At high noon on January 3, 2013, the 113th Congress of the United States convened for the first time. After congratulations, celebrations and swearings-in, the real work of making laws, spending money and shaping foreign policy began.
Even before this session, pundits and special interest groups have had lots to say about this Congress and what it should or should not do. How do we know what is really going on? Where are your students getting their information about Congress?
An excellent place to start is right from the source: Congress.gov. It’s a new public beta site for accessing free, fact-based information on the legislation and members of the United States Congress.
There is a lot going on in Congress, so here are a few suggestions for students to make it relevant at a variety of grade levels.
- Learn about and follow one of your senator’s or representative’s activities in the “Members” section. What subject of legislation does he or she focus on the most?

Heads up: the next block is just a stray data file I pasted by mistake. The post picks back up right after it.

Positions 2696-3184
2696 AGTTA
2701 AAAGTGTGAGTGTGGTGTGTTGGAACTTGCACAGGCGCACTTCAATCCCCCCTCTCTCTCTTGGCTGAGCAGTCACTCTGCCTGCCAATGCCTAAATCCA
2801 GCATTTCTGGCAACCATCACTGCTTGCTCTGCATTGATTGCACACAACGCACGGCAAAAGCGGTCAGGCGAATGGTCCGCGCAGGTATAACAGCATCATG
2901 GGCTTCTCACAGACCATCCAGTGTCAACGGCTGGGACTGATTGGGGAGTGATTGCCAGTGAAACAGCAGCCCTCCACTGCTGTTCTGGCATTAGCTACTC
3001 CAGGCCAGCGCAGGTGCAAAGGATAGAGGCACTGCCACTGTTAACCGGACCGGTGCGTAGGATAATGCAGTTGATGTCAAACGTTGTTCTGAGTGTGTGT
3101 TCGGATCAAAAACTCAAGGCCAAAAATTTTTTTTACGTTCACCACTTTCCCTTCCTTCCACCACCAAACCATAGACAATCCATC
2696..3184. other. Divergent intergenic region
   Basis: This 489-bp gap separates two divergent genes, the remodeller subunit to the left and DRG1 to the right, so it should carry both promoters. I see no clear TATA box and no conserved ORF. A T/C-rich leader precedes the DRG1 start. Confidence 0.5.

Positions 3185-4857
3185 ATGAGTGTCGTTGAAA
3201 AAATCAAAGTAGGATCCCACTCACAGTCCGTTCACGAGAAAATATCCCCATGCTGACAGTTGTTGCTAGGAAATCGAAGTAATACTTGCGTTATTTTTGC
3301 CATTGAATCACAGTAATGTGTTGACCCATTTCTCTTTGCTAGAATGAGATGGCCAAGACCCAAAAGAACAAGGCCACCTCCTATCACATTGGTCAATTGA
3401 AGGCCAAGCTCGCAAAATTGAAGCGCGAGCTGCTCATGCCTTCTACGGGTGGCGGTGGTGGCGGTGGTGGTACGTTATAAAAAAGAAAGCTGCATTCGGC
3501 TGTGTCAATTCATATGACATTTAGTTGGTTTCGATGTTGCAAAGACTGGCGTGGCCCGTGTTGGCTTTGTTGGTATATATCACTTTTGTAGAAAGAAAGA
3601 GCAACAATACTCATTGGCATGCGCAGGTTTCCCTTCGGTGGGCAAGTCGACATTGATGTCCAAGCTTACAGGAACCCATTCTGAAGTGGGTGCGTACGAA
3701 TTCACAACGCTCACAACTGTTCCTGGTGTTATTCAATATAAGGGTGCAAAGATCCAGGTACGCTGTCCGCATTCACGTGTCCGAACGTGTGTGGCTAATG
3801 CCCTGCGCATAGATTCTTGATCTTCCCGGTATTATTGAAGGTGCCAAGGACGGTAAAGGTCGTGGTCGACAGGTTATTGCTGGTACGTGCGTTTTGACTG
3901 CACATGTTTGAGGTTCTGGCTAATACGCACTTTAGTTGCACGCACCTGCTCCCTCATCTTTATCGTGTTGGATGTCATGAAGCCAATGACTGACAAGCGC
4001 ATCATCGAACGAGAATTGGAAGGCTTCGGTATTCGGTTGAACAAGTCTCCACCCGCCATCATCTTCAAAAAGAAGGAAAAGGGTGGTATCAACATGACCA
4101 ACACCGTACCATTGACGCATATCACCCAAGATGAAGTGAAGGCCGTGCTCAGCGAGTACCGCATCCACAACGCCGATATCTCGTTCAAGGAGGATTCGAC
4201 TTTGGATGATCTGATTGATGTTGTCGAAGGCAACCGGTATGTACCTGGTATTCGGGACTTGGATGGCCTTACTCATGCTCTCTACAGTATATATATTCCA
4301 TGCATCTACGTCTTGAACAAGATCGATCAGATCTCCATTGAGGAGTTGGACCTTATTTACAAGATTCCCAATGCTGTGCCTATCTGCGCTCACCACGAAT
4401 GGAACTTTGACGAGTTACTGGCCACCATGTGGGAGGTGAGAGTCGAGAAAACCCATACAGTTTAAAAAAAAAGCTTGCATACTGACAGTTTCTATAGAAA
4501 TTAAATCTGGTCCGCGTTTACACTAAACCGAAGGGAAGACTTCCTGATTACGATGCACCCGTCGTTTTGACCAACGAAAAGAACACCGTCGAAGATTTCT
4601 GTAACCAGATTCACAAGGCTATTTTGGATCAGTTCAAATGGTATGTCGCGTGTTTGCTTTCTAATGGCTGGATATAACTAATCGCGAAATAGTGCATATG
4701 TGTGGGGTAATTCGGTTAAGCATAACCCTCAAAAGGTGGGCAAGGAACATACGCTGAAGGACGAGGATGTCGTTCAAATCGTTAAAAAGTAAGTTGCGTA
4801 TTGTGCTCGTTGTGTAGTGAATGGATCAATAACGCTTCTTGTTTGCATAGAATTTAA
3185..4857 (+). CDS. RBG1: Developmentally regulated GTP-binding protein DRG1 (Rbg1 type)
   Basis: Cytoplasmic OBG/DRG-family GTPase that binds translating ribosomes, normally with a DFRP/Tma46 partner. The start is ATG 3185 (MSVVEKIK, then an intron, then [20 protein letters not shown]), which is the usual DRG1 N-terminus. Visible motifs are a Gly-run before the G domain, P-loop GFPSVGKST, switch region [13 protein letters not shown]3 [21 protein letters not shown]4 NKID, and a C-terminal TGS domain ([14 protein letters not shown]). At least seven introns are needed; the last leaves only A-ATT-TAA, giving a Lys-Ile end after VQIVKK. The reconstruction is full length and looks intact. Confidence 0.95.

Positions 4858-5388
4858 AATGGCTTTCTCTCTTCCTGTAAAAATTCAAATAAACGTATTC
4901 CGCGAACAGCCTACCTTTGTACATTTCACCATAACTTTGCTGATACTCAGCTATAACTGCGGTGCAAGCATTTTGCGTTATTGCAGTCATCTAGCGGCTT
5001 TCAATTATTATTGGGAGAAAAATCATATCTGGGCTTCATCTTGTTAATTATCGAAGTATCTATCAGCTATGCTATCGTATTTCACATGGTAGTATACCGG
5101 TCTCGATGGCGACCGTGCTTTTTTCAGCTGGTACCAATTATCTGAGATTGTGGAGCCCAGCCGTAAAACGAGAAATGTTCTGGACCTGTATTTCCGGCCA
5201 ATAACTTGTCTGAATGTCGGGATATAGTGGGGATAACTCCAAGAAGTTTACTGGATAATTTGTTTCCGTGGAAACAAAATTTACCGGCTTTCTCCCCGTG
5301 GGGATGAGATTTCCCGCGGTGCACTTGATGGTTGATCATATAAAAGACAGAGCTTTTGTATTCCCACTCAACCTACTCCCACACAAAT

- Follow the progress of a bill or resolution using the Search box or one of the links under “Most Viewed Bills.” What do you think about this legislation? What has happened to it so far?
- Tell your senators and representatives what you think, using the “Contact Your Member” link in the “Members” section. Do you agree or disagree with how they are representing you and your family? What idea to you have to share?”
- Find out what’s happening in Congress today under “Current Legislative Activities.” If Congress isn’t in session, you can watch the most recent video. How does what you are viewing compare to what you experience from the media? Discuss the possible consequences of learning about the 113th Congress and its activities by relying solely on the media for information.
Tip for Teachers: Before working with students, learn your current congressional district number. (If it’s like mine, it may have changed.) One way is to scroll to the bottom of Congress.gov, click on House.gov, then enter your zip code in the upper right corner. You can also find your senators by clicking on Senate.gov.
We’d love to hear how you might use Congress.gov in your classroom. What questions might you ask your students to guide them?